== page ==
Shortwave radio and the letter from North Korea


HISTORY IN THE MAKING Singapore is today hosting an historic summit between Donald Trump and Kim Jong Un, with more than 3,000 members of the media in attendance.

Michael Commins on his remarkable communication from inside North Korea

THE Korean peninsula dominates world news coverage this week. The historic summit between American President, Donald Trump, and Chairman Kim Jong-un, leader of North Korea, rightly takes centre stage. It takes place at the Capella Hotel on Sentosa Island in Singapore.  
If Donald and Kim can go where no other Presidents or ‘Great Leaders’ have gone since the division of Korea in 1945 (followed by the Korean War of 1950-53) and advance a peace settlement on the peninsula, the Nobel Peace Prize will be theirs.
Now, here’s a story for the day that is in it. Back in the mid-1980s, I started to take a keen interest in shortwave radio. I purchased a Roberts (R) 862 radio featuring nine shortwave bands along with FM, AM and LW bands. It was a small and handy little radio that whetted my appetite for a hobby from which I have got huge enjoyment from over the years. (I never go to a game during the GAA league and championship seasons that I don’t bring this little radio with me … it has travelled with me to all the counties on this island and abroad as well … and is still going strong).
Around 1988, after becoming engrossed in the hobby, I also bought the acclaimed Sony 2001D shortwave radio from Padraig Gilmore of Gilmore Electrical in Claremorris. Padraig was a genius when it came to radios and he also had a huge interest in shortwave listening.
I recall listening to the last broadcast of Radio Berlin and tuning in on a weekly basis to some favourite shows on The Voice of America, Radio Netherlands, Radio Havana (still broadcasting on 6000khz), Radio Prague, Radio Moscow (with their powerful transmitters on numerous frequencies), Radio Canada International, HCJB from Quito in Ecuador, Vatican Radio, and a host of the stations from around the world. And, of course, the BBC World Service which still remains a favourite to this day. ‘Letter from America’ by Alastair Cooke was always special.
Regular shortwave listeners over the years often collected QSL cards after sending reception, reports to the various stations. Pulling in reception from some countries was always difficult because of the transmitter power.
On a few occasions, I managed to pick up the English language broadcast of Radio Pyongyang from North Korea (Democratic People’s Republic of Korea). I posted some reception reports to them and got back their radio schedules and QSL cards as well as some cultural material.
One day in the 1990s, I received an extraordinary letter from a person at the international radio station in North Korea. It was smuggled out of the country and posted in Japan. There was no internet and no Facebook back then. Shortwave radio was the only way to get news broadcast across thousands of miles.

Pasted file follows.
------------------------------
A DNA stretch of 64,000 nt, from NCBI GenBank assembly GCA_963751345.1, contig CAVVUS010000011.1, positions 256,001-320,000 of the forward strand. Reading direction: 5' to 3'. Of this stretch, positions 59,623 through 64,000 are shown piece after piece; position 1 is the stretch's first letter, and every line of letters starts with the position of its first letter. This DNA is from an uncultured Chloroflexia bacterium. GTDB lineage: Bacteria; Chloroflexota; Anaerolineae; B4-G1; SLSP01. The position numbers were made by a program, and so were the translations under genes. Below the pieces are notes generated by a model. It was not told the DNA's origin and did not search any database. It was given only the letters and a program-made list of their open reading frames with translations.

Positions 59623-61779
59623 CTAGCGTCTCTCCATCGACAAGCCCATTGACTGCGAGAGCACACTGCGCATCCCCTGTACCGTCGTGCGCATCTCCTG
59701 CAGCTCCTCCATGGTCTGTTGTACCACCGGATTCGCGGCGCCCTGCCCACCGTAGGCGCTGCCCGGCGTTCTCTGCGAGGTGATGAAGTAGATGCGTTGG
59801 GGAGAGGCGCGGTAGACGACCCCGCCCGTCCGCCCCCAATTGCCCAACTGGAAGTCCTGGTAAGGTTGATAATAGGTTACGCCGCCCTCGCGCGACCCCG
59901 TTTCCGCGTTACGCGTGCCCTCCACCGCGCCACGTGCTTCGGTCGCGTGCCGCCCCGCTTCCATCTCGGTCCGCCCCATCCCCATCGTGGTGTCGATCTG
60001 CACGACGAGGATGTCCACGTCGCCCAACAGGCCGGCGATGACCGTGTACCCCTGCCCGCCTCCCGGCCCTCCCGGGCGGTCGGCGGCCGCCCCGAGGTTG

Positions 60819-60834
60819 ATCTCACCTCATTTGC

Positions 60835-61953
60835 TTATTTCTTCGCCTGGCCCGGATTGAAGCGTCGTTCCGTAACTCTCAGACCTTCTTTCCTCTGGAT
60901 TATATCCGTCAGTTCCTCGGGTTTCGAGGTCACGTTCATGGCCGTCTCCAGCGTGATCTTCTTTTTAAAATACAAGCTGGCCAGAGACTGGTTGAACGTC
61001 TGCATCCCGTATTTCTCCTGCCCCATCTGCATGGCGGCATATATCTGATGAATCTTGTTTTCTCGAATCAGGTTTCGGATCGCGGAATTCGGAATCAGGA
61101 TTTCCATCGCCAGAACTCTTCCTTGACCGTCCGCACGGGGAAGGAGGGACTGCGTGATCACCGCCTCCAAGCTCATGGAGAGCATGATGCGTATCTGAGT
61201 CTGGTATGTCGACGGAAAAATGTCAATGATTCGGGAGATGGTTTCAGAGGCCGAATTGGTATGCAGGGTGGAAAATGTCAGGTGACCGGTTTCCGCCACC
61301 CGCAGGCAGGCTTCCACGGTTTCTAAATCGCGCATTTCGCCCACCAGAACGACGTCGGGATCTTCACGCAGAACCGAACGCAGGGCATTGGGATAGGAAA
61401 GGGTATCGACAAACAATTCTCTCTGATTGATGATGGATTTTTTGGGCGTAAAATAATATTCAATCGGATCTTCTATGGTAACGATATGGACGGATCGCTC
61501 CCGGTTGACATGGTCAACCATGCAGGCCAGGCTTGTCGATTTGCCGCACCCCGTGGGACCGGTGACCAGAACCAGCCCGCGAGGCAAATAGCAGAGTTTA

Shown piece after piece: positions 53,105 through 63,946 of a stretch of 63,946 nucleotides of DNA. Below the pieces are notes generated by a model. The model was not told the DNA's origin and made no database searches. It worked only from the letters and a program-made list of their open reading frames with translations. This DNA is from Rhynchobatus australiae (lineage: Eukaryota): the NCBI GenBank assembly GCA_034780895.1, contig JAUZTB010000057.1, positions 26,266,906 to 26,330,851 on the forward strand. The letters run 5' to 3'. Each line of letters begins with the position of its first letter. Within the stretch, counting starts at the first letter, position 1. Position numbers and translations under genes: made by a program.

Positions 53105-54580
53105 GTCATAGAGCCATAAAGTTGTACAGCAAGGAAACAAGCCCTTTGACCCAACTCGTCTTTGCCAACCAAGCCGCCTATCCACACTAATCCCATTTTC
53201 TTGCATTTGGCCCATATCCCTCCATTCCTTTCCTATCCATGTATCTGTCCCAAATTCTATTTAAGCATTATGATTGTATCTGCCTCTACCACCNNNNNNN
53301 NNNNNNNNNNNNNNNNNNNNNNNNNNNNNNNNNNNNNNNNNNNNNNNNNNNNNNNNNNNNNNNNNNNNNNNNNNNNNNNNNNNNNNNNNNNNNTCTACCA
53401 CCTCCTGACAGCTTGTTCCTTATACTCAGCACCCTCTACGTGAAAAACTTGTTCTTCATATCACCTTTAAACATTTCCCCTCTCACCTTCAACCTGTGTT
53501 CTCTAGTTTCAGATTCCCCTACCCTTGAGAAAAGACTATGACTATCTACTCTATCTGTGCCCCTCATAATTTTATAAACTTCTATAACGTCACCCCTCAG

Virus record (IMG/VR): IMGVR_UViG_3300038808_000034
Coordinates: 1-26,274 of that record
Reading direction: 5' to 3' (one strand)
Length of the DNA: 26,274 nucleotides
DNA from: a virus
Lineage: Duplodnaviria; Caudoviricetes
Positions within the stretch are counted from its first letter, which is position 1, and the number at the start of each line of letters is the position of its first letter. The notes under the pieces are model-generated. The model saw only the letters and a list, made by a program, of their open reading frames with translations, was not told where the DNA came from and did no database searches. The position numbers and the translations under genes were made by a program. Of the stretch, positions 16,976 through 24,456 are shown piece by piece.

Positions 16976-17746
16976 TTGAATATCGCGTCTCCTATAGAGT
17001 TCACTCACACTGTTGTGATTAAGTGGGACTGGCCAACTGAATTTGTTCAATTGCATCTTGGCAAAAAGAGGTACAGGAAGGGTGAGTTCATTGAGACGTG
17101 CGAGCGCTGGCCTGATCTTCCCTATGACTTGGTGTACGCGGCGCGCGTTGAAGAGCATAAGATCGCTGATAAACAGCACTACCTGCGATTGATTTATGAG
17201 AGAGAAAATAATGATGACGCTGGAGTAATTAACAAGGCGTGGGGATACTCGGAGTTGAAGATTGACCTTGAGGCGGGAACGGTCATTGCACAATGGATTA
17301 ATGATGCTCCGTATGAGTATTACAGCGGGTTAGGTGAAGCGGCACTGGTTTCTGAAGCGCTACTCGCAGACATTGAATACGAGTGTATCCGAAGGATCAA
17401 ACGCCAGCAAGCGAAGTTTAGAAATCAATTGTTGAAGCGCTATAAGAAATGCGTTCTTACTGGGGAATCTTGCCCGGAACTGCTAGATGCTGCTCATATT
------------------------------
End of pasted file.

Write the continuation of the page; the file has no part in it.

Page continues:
Today, for the first time I reveal some of the contents of the letter but am still reluctant to state the date I received the letter (which I wrote on the back of it) … just in case.

Here are some extracts:
“I am writing this letter to tell you we are tired of repeating the same programs all the year round. We may deal with fresh information when we air the news about foreign countries, but when we are told to air radio commentaries we in most cases try to search similar programs we had once aired previously.
“This is the safest way to be faithful to our duty because we are told to quote some phrases from the remarks of our Great Leader Kim II Sung or Dear Leader Kim Jong II whenever we draft the manuscript of the commentaries. This is why we have been repeating the same tones for years.
“No freedom of speech nor of association exists in my country. You will never notice any dark side of our society when you listen to our radio programs.
“The reality of my country is that the people, especially those living outside of Pyongyang are suffering from the severe shortages of food and daily commodities. They are urged to engage in the campaign to take two meals, instead of three meals, a day.
“I don’t think our closed-door policy will last forever, and sometime, in the future and all of a sudden the people will rise up against the government. I think now is the time for the intellectuals to come to the rescue of our fatherland”.
 This letter has been kept safe and sound over the years, between the covers of ‘The Moscow Correspondents’, a fine book by Whitman Bassow, former Moscow Bureau Chief of Newsweek, which provides wonderful insights into the USSR over generations.
Today is truly an amazing day and one that will echo down the years and feature prominently in the books of history.
Trump and Kim are the makers of history right now and one must hope that these are the first steps towards the normalisation of relationships and the start of a new and welcome era of reconciliation on the Korean peninsula.